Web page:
Currently, the trend is to design and manufacture state-of-theart cranes that can operate at ultra-high speeds in loading and unloading ships. The owner/operator can claim they have the newest, biggest, fastest and most advance crane in the world but to actually use the crane to its fullest potential; remains to be seen. Having a state-of-art crane, does not necessarily relate to efficiency in crane operation or maintenance. Here the rule of thumb is; keep it simple. The simpler things are the least problems one will encounter and the easier it is to maintain. This does not mean to ignore technology but to simply analyse and consider your needs with the results of using the components that your consultant is including in your new crane specifications.
For example, a popular electrical component is the anti-sway system. This automated control system effectively regulates the sway of the spreader and container while loading and unloading a ship. However, before deciding on its use, consideration should be given to the benefit over the popularity of this technology since it is an additional electrical component that maintenance personnel must maintain and troubleshoot when it breaks down while the crane is working a ship; this means additional downtime for the operation. It is simpler to implement its usage in a new terminal where the crane operators will operate cranes that all have the anti-sway system and not in a terminal where there is a combination of cranes with and without the anti-sway systems. For example, when a crane operator one day uses a crane without anti-sway and the next day he operates a crane with anti-sway system; it is very difficult for the operator to become accustomed and proficient with the different cranes. This inevitably results in reduced production. Typically, the operator with the most control of the crane will react quicker and be more productive than that which is dependent on the crane system to compensate for sway. And even though he is depending on the anti-sway system, the operator still has to land the spreader on top of the container or chassis while the crane system is controlling the swaying movement at the same time. This leads to conflicting control motions with one trying to become the dominant factor.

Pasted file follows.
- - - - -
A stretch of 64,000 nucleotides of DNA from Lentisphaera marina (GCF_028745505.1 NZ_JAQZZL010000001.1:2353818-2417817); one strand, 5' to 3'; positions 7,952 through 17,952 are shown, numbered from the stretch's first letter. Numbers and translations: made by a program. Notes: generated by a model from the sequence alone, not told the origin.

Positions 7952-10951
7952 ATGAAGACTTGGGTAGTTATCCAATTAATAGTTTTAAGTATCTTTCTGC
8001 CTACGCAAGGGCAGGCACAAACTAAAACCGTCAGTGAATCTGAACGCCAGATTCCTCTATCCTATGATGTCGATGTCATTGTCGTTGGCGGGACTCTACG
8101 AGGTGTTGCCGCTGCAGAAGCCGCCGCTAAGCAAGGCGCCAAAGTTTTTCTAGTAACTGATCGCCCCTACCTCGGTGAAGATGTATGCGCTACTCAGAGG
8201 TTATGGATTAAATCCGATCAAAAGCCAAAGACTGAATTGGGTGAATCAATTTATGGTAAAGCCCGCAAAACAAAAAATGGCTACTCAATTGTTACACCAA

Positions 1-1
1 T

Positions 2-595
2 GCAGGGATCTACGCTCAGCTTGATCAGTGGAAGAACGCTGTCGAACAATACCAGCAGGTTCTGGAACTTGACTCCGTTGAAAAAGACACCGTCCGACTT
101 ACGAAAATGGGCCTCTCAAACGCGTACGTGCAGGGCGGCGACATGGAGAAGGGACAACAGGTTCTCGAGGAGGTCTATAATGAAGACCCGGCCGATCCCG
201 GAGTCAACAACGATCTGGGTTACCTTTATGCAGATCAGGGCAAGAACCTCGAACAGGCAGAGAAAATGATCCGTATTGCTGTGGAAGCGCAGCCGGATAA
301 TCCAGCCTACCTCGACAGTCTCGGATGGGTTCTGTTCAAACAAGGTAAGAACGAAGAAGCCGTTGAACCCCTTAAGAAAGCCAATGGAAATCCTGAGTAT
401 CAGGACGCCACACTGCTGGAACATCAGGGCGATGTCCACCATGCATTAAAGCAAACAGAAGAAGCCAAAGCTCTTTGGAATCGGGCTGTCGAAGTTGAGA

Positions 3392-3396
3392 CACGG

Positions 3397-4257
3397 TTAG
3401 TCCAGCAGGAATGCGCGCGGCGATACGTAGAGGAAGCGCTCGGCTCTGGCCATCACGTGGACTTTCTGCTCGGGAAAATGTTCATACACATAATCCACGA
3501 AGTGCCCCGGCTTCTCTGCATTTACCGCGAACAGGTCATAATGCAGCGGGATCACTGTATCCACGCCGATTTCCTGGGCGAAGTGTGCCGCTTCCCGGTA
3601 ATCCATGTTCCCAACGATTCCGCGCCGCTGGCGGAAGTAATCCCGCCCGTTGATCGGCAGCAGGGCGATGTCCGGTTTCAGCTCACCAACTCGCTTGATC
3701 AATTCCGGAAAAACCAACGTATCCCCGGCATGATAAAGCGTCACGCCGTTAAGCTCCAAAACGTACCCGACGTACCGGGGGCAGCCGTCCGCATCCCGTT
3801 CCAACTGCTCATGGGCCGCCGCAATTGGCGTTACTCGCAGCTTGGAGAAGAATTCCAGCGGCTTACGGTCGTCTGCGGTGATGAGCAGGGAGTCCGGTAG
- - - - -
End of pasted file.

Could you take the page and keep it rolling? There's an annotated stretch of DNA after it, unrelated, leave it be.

Case example; witnessing a crane operator working a 40 metre (131.2 ft) under spreader high crane, without using the spreader flippers (in the up position) to seamlessly land the spreader on-top of a container(s) continuously without missing the twistlock pockets. This proved that there are efficient operators that do not require antisway system. However, the question then becomes, are there such crane operators and/or can we train operators to be as efficient? The primary design question which one has to ask regarding any of the additional components is: Do we really need it? We need to analyse each system, each component and formulate alogical response to ones needs:
• Is it going to make the operation more productive?
• Can it be easily maintained?
• Can it be repaired quickly if it breaks down?
• Can it be purchased easily, is it readily available?
• If it breaks down and it can not be repaired, will it stop crane operation or can the crane work with out it?
• Do we have to re-train all the maintenance personnel to service it?
• Are maintenance personnel trainable to the level required?
• What is the cost of repair or replacement?
Ask yourselves these questions and any other that affects your operation and base your design decisions on what is more efficient for you and your customer’s operation. Remember, what works for one terminal or port usually does not work for another.
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